Wednesday, July 4, 2012

The Juicy Parasol of Freedom

Here’s a unique way to celebrate Independence Day. Go to Youtube and type in “Louis Armstrong Dizzy Gillespie Umbrella Man.” This remarkable clip from The Jackie Gleason Show features two of the key jazz innovators turning a simple song into a masterpiece of intricacy, nuance and hard-swingin’ joy. But the highlight is when Dizzy pops his P on “parasol” and sprays Louis with a little spit. Without missing a beat, Louis works “Your parasol sure is juicy, boy!” into his solo.

Everything about the clip is a summary of the genius of jazz, a musical “declaration of independence”— musicians who can sing what they play and play what they sing, who urge each other on to greater heights of self-expression, who find the notes not played in the melody and play them. But the juicy parasol moment is the height, showing how the jazz musician is wholly present, aware, responsive and in the moment, able to act and re-act while creating something new note by note in full view of the audience. Think of a unicylist riding on a tightrope juggling fire while carrying on a conversation and you get an idea of what an extraordinary art form this is. It is expressive freedom born from endless hours of discipline and practice, but with joy and spontaneity always in the foreground. A hard-won independence freely given to all who take the trouble to earn it anew through their efforts.

Then there’s that other document called “The Declaration of Independence” drawn up by Thomas Jefferson. He and his fellow founding fathers were not only interested in political freedom, but also freedom from superstition and fatalism and feudalism. He was a prime representative of that era called the Enlightenment, not a Buddhist Enlightenment, but in some ways the opposite—the celebration of the analytic, rational mind, of science and scientific thought that would free us from ignorance and pave the way to an enlightened civilization. Visiting Monticello this last Spring, it was clear that Jefferson was a lifelong practictioner of scientific inquiry, meticulous observation and technological innovation. On the day he signed the Declaration of Independence, he also recorded in his journal the details of the day’s weather pattern. Something like, “Signed a world changing document. Temperature rose two degrees.”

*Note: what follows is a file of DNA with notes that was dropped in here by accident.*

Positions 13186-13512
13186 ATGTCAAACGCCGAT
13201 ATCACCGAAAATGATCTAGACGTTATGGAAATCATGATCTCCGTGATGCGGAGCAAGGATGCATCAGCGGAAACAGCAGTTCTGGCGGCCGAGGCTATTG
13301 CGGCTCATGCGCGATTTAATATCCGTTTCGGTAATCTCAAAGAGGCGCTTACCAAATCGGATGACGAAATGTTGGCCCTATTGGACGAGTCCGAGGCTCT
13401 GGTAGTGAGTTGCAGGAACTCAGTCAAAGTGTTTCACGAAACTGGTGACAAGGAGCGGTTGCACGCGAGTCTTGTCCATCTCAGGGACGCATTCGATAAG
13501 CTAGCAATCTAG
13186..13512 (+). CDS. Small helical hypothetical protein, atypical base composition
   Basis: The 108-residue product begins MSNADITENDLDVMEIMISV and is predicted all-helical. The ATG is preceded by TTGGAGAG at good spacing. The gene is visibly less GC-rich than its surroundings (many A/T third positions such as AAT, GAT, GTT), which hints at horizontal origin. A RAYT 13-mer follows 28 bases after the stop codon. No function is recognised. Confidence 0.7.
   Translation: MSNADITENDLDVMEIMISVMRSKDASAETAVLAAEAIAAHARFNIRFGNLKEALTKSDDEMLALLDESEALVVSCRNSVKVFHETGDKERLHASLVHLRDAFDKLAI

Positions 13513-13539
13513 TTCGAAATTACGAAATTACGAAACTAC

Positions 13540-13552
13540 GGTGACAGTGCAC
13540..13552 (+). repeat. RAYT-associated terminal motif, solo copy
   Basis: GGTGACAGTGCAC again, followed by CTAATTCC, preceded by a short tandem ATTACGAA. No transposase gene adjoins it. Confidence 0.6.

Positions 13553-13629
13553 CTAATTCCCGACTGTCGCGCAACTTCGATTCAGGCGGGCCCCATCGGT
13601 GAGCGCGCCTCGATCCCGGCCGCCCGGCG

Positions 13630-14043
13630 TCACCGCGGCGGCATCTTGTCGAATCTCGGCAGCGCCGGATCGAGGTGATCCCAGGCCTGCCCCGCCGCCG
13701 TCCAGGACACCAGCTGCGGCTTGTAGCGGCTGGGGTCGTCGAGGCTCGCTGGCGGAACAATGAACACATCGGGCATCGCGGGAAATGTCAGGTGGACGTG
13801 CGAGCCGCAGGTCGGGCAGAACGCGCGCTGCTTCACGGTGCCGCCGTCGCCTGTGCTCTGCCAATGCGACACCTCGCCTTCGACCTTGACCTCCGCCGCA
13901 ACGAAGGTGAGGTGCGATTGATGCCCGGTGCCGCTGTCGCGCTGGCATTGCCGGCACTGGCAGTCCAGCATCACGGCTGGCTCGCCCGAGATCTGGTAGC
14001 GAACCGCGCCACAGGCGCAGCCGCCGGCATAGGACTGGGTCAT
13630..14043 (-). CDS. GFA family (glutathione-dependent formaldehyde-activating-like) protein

Jefferson, for all his genius and eloquence and humanitarian values, was a good example of how the rational mind never can wholly run the show. What can be more irrational than writing “We hold these truths to be self-evident, that all men are created equal, that they are endowed by their Creator with certain unalienable Rights, that among these are Life, Liberty and the pursuit of Happiness…” while slaves worked in your field, a field stolen from the Native Americans who once lived there? The Fathers missed a great opportunity to declare a truly inclusive freedom and their failure gave birth to a civil war and a great deal of human suffering in the centuries to follow.

One such descendant of continued oppression was born on July 4, 1900 in the poorest neighborhood of a ghetto, never finished school past 5th grade, sold coal out on the streets, was sent to a juvenile reform school at 12 years old for two years, married a prostitute at age 18. His childhood was a sociological nightmare, but he went on to become one of the most influential voices of the 20th century. His name was Louis Armstrong.

Well, recent research shows it was really August 4, 1901 that Louis was born, but for years it was the grand mythological date of Independence Day at the beginning of the century and that feels right. As Dizzy once said of Louis, “No him, no me” and perhaps every jazz musician today can say the same. And yet so many American school children still don’t know who he was or have heard his ebullient trumpet and raspy voice floating freely over the chords of the song.

So on this July 4th celebration, those of you with children should go beyond mere fireworks and do two things:

• Read part of the Declaration of Independence to them.
• Play a Louis Armstrong recording.

Okay?

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